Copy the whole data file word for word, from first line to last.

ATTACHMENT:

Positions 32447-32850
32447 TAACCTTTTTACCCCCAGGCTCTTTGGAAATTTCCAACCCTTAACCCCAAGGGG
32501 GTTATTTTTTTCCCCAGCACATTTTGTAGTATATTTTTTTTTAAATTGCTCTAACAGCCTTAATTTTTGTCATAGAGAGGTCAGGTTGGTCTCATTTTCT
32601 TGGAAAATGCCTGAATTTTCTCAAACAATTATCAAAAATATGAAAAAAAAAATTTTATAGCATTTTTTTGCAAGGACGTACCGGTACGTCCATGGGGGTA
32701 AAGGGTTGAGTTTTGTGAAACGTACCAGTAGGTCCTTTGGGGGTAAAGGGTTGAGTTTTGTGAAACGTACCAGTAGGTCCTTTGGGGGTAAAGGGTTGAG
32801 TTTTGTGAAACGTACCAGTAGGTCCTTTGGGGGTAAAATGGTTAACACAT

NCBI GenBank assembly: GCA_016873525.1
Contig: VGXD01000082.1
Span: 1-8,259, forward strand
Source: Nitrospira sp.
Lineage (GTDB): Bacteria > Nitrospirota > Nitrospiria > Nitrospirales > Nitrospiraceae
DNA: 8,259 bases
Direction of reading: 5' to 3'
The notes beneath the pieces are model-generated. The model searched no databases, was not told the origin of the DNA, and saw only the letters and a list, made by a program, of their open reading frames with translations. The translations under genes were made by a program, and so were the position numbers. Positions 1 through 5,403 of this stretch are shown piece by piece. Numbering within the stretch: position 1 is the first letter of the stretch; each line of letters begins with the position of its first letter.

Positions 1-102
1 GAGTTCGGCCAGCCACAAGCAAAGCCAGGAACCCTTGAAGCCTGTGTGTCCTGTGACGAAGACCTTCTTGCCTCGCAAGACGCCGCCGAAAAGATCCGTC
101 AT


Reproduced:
Positions 32447-32850
32447 TAACCTTTTTACCCCCAGGCTCTTTGGAAATTTCCAACCCTTAACCCCAAGGGG
32501 GTTATTTTTTTCCCCAGCACATTTTGTAGTATATTTTTTTTTAAATTGCTCTAACAGCCTTAATTTTTGTCATAGAGAGGTCAGGTTGGTCTCATTTTCT
32601 TGGAAAATGCCTGAATTTTCTCAAACAATTATCAAAAATATGAAAAAAAAAATTTTATAGCATTTTTTTGCAAGGACGTACCGGTACGTCCATGGGGGTA
32701 AAGGGTTGAGTTTTGTGAAACGTACCAGTAGGTCCTTTGGGGGTAAAGGGTTGAGTTTTGTGAAACGTACCAGTAGGTCCTTTGGGGGTAAAGGGTTGAG
32801 TTTTGTGAAACGTACCAGTAGGTCCTTTGGGGGTAAAATGGTTAACACAT

NCBI GenBank assembly: GCA_016873525.1
Contig: VGXD01000082.1
Span: 1-8,259, forward strand
Source: Nitrospira sp.
Lineage (GTDB): Bacteria > Nitrospirota > Nitrospiria > Nitrospirales > Nitrospiraceae
DNA: 8,259 bases
Direction of reading: 5' to 3'
The notes beneath the pieces are model-generated. The model searched no databases, was not told the origin of the DNA, and saw only the letters and a list, made by a program, of their open reading frames with translations. The translations under genes were made by a program, and so were the position numbers. Positions 1 through 5,403 of this stretch are shown piece by piece. Numbering within the stretch: position 1 is the first letter of the stretch; each line of letters begins with the position of its first letter.

Positions 1-102
1 GAGTTCGGCCAGCCACAAGCAAAGCCAGGAACCCTTGAAGCCTGTGTGTCCTGTGACGAAGACCTTCTTGCCTCGCAAGACGCCGCCGAAAAGATCCGTC
101 AT